“I’ve been giving every band that I know addresses to send their stuff, and if anybody wants to send me any sort of tape, I’ll do what I can with it. I mean, if I’ve got my connections, then what am I gonna do with them? They look all nice in a book and everything, but I’d much rather help out people like I’ve been helped out in the past.

“It’s the same thing with Gray Skies,” he adds. “Remember when you were doin’ the interview, how psyched I was? God, the only thing I wanted to do was work, and that’s one of the shitty things about being down here. All of a sudden you get thrust into a situation where everybody’s going, ‘Relax. Take your time. You’re okay now.’ Fuck, man, I’d go out in a chicken suit with a sandwich board on if that’s what it took.

“And the music industry’s such a joke. It’s like everybody thinks that you’re revered once you get in, and that’s just such a crock of shit. It’s like if I start getting all high and mighty, buying flashy clothes and everything, and then all of a sudden the projects fall through and I’m back workin’ at A&B Sound, how am I gonna go back to my friends? Walk up to them in a big shiny jacket and go, ‘Hey, hey guys, ’member me? I was the guy that dissed ya.’ ”

With an eight-album Noisescapes deal in the can, including tour support and videos, it could be a while before Townsend is back stocking CD shelves. “It’s a worldwide deal,” he says, “so we’re not gonna pull a Sven Gali and walk around with attitudes because we’ve got a Canadian deal. I mean, ‘Wheee, guys. Hey—good on ya!’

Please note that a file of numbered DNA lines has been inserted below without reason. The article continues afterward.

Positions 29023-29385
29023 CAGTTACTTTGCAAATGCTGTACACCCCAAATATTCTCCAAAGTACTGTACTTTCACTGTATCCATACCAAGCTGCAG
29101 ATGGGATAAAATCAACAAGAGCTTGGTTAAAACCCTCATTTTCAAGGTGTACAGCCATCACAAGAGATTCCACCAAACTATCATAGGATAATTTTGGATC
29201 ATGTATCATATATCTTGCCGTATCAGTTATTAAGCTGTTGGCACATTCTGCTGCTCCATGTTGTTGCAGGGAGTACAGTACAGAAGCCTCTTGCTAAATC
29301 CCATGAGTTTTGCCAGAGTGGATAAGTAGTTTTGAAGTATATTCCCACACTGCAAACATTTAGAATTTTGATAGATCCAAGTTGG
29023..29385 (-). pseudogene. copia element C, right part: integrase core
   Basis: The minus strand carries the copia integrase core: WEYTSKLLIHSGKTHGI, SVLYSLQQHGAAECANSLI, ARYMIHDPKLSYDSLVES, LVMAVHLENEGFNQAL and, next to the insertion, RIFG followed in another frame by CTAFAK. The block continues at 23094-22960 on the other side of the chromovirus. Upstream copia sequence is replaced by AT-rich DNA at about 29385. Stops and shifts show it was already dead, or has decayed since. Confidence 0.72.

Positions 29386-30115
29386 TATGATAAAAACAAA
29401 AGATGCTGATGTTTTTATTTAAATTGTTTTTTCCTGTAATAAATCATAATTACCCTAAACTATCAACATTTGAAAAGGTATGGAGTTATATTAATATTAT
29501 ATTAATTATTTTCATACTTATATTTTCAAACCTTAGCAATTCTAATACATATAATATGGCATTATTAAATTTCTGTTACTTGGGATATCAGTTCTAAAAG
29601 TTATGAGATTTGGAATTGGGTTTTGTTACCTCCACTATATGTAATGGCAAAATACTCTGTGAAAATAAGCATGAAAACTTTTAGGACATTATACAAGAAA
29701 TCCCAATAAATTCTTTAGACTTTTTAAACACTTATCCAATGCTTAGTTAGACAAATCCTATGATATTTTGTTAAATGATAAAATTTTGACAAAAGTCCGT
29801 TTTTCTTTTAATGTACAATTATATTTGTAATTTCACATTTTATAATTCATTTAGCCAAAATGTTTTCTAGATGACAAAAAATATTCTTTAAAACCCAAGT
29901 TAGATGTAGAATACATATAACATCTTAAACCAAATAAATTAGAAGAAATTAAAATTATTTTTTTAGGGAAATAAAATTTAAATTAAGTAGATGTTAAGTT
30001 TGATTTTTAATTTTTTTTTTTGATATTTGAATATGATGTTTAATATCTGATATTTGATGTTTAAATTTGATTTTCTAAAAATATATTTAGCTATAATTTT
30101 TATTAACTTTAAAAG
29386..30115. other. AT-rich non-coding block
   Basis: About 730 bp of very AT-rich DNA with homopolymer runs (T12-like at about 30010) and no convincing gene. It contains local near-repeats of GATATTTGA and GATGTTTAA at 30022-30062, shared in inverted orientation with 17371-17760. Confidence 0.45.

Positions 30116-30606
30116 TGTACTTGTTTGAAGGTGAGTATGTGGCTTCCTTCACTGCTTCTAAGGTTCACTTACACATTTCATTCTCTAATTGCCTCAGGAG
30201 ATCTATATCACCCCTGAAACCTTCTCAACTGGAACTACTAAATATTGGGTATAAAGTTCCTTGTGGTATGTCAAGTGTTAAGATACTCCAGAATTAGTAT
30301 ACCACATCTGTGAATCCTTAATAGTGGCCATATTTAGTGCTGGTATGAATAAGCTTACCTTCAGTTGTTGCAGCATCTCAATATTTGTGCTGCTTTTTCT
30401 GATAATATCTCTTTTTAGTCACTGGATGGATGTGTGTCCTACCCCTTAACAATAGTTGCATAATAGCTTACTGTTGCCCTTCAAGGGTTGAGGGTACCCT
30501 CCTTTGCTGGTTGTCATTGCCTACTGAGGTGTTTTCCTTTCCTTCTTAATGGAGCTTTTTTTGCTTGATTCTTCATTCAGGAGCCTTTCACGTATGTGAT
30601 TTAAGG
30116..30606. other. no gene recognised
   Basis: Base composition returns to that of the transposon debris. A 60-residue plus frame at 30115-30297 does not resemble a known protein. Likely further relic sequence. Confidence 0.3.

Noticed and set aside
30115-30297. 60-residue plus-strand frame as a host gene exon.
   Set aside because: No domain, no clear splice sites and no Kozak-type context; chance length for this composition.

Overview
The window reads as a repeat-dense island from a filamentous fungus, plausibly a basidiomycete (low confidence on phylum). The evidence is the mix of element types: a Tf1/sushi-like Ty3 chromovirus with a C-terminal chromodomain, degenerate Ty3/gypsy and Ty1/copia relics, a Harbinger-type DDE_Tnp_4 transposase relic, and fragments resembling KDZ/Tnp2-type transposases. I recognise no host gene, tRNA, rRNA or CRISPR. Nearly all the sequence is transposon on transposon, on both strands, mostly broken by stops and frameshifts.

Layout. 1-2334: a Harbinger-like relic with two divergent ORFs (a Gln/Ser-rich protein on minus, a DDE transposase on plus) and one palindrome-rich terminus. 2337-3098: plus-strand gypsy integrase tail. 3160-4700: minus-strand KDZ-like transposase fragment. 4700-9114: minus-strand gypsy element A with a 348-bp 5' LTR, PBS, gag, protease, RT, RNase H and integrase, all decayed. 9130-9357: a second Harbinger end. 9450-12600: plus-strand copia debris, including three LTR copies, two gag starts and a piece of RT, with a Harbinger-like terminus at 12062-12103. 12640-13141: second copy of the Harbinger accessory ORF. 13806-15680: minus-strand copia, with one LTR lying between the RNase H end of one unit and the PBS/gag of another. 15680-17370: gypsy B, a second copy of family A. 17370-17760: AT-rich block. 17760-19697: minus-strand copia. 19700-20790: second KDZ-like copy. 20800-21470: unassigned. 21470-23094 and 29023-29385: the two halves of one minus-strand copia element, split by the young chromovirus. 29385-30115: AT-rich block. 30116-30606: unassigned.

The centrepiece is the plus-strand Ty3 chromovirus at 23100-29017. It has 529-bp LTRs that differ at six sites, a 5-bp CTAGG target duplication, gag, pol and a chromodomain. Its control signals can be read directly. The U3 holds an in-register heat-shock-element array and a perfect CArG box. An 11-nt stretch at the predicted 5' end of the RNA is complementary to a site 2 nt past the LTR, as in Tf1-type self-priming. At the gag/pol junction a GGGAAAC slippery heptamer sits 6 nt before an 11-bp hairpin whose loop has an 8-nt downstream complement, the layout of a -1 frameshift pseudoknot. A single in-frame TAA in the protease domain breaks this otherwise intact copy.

“I’m fully psyched on the Noisescapes stuff,” he adds. “Steve’s project is Steve’s project, and I feel very fortunate to be a part of it, but as soon as this project is over I’m goin’ straight to Noisescapes. I’m not even gonna sleep a night. As soon as it’s over I’m takin’ a plane back to Vancouver and we’re gonna start rehearsing, then we’re gonna be on tour for as long as we can possibly be on tour. It’s gonna be really nasty.”


To hear the full 26-minute audio of my 1993 interview with Devin Townsend–and my 1990 interview with Steve Vai as well–subscribe to my Patreon page, where you can eavesdrop on over 300 of my uncut, one-on-one conversations with:

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John Popper of Blues Traveler, 1991
Dave Murray of Iron Maiden, 2012
Joe Perry of Aerosmith, 1993
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Scott Ian of Anthrax, 2012
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Jeff Keith of Tesla, 1988
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Robert Randolph of the Family Band, 2003
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Taj Mahal, 2001
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Terry Bozzio, 2003
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Jim McCarty of the Yardbirds, 2003
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Gord Downie of the Tragically Hip, 1996
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Kenny Wayne Shepherd, 1995
Justin Hayward of the Moody Blues, 1986
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Joey Spampinato of NRBQ, 1985
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Gregg Allman, 1998
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…with hundreds more to come